BOOKS and CDs
LETTERS TO EDITOR
|A CurtainUp Los Angeles Review
The Secret Love Life of Ophelia
by Laura Hitchcock
The title sounds like a joke but anyone familiar with the dense passionate work of playwright/actor/director Steven Berkoff knows that he whittles away at his themes with icy precision.Produced by Ron Sossi and Beth Hogan at the 33-year-old Odyssey Theatre, noted for its interest in foreign plays, the play receives its American premiere under the direction of Barry Philips, based on the original production directed by Berkoff.
Berkoff attacks the subtext of Shakespeare's Hamlet in a fierce and delicate production, in which Hamlet and Ophelia write each other letters and express to themselves and each other their erotic and frustrated passion, cued by off-stage lines from Shakespeare's play.
Writing in blank verse, Berkoff catches Shakespeare's rhythm and the two fine performances of Dominic Comperatore as Hamlet and Ingrid Nelson as Ophelia blossom as they dive into the language.
Act I ends with Hamlet's promise that hell visit Ophelia at midnight and tell her the awful secret. We know it's the murder of his father by his uncle but Hamlet never keeps that rendez-vous. First, Rosencrantz and Guildenstern distract him and then there's that unfortunate murder of what Hamlet declares is a rat in the arras, but which turns out to be Ophelia's father Polonius.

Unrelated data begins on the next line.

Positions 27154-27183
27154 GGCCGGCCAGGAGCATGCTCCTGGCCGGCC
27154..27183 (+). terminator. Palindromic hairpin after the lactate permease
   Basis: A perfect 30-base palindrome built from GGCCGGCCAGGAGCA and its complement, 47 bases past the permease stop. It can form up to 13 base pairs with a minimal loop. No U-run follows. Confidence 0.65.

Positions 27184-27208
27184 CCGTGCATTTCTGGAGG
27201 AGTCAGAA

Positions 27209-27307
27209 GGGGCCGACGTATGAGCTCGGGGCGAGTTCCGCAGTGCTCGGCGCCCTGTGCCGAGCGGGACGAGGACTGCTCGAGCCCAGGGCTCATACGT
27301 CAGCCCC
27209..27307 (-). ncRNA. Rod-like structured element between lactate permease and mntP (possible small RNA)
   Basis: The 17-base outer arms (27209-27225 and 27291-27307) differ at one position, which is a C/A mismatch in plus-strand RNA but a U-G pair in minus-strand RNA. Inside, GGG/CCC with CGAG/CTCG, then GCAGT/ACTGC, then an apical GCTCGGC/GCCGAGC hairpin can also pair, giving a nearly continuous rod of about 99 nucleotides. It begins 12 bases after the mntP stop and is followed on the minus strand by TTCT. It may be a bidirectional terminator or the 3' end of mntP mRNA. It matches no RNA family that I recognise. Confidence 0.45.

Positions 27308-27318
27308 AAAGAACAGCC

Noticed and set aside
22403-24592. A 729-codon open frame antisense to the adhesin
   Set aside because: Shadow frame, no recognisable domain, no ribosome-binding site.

Accompanied by pianist Jeannie Novak, who composed the music based on Elliot Davis' original score, the two black-clad figures against white wallpaper scribbled with black phrases sometimes evoke a minuet or a chamber music piece. The ambiance is very much in keeping with the period. The passion, however, is totally contemporary.
The characters talk more about what they feel than why, obsessed by their mutual eroticism. All we know about Hamlet is what Ophelia reads in his love letters. The existential soliloquies, the tortured conscience, that's that other play.
This is Ophelia's moment. She matures from shy polite young girl to a passion-wracked being whose moment of glory never comes.
Berkoff doesn't give us any more psychological dissection of Ophelia's descent into madness than Shakespeare did, alas. It's an opportunity that would have been wonderful to seize but the choice to disdain contemporary analysis is certainly viable.
In the final scene, Ophelia gathers flowers against Gertrude's off-stage monologue, recorded by Shaheen Vaaz, and slightly muffled on the night reviewed. Hamlet's soundless scream closes the show.
Stylized gestures, such as miming letter-writing, are a Berkoff trademark. Here they reinforce the outsize passion of the pair.
Production elements are exquisite, highlighted by John Fejes' lighting design which uses different shades to set different scenes and Kristine Upesleja's elegant costumes.
The black and white wallpaper reminds us that there are no secrets in this secret love life. It's source material for the words.
6, 500 Comparative Phrases including 800 Shakespearean Metaphors by CurtainUp's editor.
Click image to buy.
Go here for details and larger image.